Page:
Use a printf statement to print out the float variable dump using two decimal places

Use a scanf statement to read a decimal value from the keyboard,

into the integer variable sum 7

Use a scanf statement to read a float variable into the variable discount_rate 8

Use a scanf statement to read a single character from the keyboard into the variable operator

Skip leading blanks,

Answers: Practise Exercise 3: printf() and scanf() 1

Use a printf statement to print out the value of the integer variable sum printf("%d",

Use a printf statement to print out the text string "Welcome",

Use a printf statement to print out the character variable letter printf("%c",

Use a printf statement to print out the float variable discount printf("%f",

Use a printf statement to print out the float variable dump using two decimal places printf("%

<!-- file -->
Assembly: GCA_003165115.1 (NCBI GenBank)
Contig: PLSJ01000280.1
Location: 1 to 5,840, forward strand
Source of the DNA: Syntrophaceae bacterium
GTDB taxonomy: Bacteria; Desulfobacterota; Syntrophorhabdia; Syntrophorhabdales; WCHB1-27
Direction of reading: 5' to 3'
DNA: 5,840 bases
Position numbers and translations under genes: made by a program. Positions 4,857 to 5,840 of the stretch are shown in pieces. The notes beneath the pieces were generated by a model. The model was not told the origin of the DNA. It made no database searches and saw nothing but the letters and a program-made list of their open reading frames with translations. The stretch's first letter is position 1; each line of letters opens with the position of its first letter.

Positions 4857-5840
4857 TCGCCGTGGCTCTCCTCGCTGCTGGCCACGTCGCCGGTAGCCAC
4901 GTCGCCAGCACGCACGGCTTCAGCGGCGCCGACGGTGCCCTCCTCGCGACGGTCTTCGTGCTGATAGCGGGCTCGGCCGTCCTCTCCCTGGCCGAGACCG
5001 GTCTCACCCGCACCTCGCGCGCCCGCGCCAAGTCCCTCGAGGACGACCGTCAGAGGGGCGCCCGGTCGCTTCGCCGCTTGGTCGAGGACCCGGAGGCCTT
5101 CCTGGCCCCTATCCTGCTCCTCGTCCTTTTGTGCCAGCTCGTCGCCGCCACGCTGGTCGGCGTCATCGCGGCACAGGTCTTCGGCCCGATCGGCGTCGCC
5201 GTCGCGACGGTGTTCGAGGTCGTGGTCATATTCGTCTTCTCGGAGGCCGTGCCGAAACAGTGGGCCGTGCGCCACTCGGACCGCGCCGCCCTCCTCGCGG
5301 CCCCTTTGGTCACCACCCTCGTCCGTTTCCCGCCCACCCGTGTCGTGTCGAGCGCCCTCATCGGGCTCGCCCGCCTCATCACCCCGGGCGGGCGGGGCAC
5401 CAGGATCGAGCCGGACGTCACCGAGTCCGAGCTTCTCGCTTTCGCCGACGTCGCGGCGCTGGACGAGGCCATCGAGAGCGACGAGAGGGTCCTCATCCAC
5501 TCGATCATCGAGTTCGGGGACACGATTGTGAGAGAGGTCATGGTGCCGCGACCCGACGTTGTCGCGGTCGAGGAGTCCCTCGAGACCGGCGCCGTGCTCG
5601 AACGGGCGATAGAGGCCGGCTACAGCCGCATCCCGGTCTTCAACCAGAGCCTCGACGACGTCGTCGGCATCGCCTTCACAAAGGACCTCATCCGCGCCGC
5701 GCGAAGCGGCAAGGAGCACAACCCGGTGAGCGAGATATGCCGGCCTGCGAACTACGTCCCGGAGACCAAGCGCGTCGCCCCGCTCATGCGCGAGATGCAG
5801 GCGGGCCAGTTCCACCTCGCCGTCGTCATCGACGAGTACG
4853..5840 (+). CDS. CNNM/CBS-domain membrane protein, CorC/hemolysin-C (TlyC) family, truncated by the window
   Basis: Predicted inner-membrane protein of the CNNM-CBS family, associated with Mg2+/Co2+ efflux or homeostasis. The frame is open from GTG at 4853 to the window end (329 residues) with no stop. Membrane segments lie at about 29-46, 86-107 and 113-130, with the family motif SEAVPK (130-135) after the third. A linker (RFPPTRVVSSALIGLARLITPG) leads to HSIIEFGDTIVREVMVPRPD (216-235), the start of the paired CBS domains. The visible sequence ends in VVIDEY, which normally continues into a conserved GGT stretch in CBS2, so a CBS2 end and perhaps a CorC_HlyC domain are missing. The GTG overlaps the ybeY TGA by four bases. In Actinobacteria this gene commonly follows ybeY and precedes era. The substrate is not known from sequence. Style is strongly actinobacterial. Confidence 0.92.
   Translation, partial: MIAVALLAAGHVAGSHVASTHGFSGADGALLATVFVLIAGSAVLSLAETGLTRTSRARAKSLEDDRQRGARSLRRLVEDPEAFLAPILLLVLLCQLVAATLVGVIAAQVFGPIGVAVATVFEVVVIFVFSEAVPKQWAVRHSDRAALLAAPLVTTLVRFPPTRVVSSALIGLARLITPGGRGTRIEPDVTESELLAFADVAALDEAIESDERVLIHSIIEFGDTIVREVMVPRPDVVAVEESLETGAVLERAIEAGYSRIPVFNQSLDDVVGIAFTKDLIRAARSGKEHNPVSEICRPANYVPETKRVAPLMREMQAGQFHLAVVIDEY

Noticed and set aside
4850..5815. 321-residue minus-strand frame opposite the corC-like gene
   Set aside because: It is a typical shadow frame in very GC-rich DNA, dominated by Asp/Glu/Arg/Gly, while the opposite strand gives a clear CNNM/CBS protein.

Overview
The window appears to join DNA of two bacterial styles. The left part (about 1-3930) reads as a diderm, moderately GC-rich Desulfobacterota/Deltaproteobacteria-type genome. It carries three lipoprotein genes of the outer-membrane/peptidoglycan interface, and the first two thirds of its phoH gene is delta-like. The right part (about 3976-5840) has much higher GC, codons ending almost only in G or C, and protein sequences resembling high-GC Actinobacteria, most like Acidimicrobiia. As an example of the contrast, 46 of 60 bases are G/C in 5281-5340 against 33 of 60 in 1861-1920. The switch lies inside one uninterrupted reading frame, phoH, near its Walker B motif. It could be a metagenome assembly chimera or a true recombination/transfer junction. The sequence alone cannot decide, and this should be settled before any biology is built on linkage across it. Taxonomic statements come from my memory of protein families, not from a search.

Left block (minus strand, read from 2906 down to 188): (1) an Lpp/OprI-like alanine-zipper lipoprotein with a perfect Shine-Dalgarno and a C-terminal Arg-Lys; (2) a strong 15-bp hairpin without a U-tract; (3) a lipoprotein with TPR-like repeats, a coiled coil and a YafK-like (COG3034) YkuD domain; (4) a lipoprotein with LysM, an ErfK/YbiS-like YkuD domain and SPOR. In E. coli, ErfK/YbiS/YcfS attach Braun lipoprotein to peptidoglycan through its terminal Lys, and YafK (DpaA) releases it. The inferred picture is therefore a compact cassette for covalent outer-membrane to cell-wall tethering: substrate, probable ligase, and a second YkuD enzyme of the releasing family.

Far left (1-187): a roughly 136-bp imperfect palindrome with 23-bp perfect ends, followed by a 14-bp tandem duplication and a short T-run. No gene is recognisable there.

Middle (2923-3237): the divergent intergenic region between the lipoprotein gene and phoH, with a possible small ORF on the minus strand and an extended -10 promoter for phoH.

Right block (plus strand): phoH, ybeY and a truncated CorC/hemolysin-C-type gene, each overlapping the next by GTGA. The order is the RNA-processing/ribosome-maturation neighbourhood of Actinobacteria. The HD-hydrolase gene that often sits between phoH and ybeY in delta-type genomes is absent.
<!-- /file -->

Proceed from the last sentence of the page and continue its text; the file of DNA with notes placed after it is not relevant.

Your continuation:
Use a scanf statement to read a decimal value from the keyboard,

into the integer variable sum scanf("%d",

Use a scanf statement to read a float variable into the variable discount_rate scanf("%f",

Use a scanf statement to read a single character from the keyboard into the variable operator

Skip leading blanks,

THE RELATIONAL OPERATORS These allow the comparision of two or more variables

equal to not equal less than less than or equal to greater than greater than or equal to

In the next few screens,

these will be used in for loops and if statements

The operator

ITERATION,

FOR LOOPS The basic format of the for statement is,

re-evaulation ) program statement

printf("day:month:year = %d:%d:%d\n",

printf("day:month:year = %d:%d:%d\n",

Practise Exercise 11a: Pointers & Structures Determine the output of the following program

void editrecord( struct record * )

void editrecord( struct record *goods ) { strcpy( goods->name,

"Baked Beans" )